Cognitive-behavioral

Cognitive-behavioral

A therapy technique that focuses on changing beliefs, images, and thoughts in order to change maladjusted behaviors.
Mentioned in: Group Therapy
References in periodicals archive ?
He describes issues involved in the need for school staff to be trained to work with students with emotional and behavioral issues in school, as well as a cognitive-behavioral model of programming and competencies needed by staff; the various characteristics of students who require special programming due to social and emotional issues; background research on the principles of behavioral learning, positive behavior interventions and support, restorative justice, affective teaching practices, and alternative, clinical, and intensive behavior support and flexible resource classrooms; and recommendations for working with these students, particularly structuring the classroom, controlling group climate, teaching new skills, and managing misbehavior.
Brown et al (2011) compared the similarities and differences of second- and third-wave cognitive-behavioral therapists.
The efficacy of cognitive-behavioral therapy has been established for panic disorder [8, 9].
Now in a significantly updated and revised edition of "Cognitive-Behavioral Therapy", Michelle G.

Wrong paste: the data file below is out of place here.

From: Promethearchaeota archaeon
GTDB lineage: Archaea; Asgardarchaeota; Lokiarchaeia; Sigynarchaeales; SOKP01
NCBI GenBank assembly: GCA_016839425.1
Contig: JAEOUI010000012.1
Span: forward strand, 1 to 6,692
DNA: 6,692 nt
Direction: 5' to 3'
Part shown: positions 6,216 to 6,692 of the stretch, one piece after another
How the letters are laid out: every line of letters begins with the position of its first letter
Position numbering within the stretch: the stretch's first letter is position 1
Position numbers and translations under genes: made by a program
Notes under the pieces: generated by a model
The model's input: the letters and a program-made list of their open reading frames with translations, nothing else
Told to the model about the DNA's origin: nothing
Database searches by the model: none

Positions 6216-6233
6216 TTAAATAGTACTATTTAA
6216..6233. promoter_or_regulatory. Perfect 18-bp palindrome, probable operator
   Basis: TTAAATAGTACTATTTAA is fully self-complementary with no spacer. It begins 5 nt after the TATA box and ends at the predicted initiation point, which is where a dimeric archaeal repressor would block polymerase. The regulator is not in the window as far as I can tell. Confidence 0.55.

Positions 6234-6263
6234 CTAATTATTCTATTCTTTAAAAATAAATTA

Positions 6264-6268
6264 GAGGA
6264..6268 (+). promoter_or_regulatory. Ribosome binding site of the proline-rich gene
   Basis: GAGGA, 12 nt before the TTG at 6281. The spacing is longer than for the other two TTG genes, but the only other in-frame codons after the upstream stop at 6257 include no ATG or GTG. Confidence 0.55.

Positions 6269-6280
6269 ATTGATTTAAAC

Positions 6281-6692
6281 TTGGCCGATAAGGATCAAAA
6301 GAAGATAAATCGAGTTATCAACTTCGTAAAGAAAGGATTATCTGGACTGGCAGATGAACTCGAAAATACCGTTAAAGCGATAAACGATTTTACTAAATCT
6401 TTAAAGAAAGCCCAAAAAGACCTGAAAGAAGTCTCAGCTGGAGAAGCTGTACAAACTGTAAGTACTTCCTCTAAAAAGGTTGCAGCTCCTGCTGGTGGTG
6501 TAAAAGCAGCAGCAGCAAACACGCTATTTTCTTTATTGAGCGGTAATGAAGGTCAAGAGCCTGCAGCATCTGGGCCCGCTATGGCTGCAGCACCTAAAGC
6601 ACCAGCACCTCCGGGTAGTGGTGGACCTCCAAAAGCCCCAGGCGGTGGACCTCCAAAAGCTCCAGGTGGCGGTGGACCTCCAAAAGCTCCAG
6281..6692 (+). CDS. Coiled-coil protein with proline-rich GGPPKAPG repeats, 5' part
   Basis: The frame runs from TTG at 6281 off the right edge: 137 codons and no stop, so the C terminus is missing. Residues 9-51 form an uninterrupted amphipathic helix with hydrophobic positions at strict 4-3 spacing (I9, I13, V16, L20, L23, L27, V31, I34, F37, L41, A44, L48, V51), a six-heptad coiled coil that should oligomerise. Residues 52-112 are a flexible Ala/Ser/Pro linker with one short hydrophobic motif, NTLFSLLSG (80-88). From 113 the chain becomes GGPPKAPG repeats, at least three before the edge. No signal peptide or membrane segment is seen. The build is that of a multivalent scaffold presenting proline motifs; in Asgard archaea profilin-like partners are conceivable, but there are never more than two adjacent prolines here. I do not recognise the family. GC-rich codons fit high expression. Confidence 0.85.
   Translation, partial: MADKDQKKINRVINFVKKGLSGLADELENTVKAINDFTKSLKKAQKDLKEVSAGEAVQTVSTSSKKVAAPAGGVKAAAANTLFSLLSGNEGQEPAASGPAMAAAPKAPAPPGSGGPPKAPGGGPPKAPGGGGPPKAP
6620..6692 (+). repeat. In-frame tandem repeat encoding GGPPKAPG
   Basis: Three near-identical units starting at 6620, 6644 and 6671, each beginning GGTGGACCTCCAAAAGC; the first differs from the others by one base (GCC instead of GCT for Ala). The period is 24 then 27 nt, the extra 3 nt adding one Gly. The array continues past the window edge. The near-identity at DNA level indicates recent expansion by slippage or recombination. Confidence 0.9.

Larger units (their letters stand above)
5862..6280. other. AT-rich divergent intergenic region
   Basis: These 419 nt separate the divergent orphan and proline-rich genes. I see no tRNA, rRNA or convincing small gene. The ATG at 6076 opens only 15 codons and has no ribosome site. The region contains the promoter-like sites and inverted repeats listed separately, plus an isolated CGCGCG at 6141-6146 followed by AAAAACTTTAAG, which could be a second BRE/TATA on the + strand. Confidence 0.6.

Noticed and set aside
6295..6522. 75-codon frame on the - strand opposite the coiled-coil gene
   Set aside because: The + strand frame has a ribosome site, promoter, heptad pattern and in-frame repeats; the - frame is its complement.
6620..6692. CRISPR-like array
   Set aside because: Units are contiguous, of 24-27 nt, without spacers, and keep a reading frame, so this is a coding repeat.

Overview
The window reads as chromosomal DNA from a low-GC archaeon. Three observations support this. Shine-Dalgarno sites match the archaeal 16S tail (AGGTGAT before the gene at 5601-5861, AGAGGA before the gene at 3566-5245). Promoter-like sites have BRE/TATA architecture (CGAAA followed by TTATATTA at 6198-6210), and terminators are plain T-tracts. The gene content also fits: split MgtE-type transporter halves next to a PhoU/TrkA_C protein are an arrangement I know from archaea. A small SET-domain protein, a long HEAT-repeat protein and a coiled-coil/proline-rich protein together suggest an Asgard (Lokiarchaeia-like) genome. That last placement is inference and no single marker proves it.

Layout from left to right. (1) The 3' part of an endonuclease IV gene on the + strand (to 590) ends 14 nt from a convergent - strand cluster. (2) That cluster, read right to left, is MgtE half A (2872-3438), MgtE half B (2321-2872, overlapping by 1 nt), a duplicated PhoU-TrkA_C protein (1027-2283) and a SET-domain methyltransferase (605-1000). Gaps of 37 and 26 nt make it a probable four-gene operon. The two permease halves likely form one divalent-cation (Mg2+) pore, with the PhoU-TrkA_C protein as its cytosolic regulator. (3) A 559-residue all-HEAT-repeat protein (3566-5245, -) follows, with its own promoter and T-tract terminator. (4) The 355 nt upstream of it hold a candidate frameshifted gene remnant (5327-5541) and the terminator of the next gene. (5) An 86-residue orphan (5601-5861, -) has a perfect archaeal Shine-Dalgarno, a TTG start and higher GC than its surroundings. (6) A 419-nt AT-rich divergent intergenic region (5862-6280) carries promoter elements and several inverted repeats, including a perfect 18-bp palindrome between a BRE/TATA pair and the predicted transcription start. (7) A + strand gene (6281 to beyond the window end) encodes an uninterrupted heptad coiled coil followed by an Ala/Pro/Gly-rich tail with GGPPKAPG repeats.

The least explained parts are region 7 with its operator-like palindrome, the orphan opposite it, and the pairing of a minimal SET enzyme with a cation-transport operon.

BUDDHIST PSYCHOLOGY AND COGNITIVE-BEHAVIORAL THERAPY.
A stepped-care intervention balancing pain relief, self-management strategies, and cognitive-behavioral therapy achieves significant improvements in chronic pain, compared with usual care by pharmacological and nonpharmacological means, according to a study.
The fundamental assumption of cognitive-behavioral therapy is that the processes of learning play significant roles in creating and surviving addiction and drug dependency.
(1) Evidence has established cognitive-behavioral therapy (CBT) as art effective intervention for several psychiatric disorders and CBT should be considered when treating geriatric patients (Table 1).
Group cognitive-behavioral therapy of anxiety; a transdiagnostic treatment manual.
Seventy-nine employees from a variety of jobs received standard, evidence-based cognitive-behavioural therapy, while the rest received cognitive-behavioral therapy that included a focus on work and the process of returning to work.
Cognitive-behavioral therapy has been the standard of care for insomnia in the general population and is considered "likely to be effective" according to the ONS Putting Evidence Into Practice (PEP) guidelines.
Cognitive-behavioral therapy significantly improved symptoms of attention-deficit/hyperactivity disorder in adult patients who were already taking medication, compared with patients who used relaxation with educational support, according to data from a study of 86 adults aged 18-65 years.

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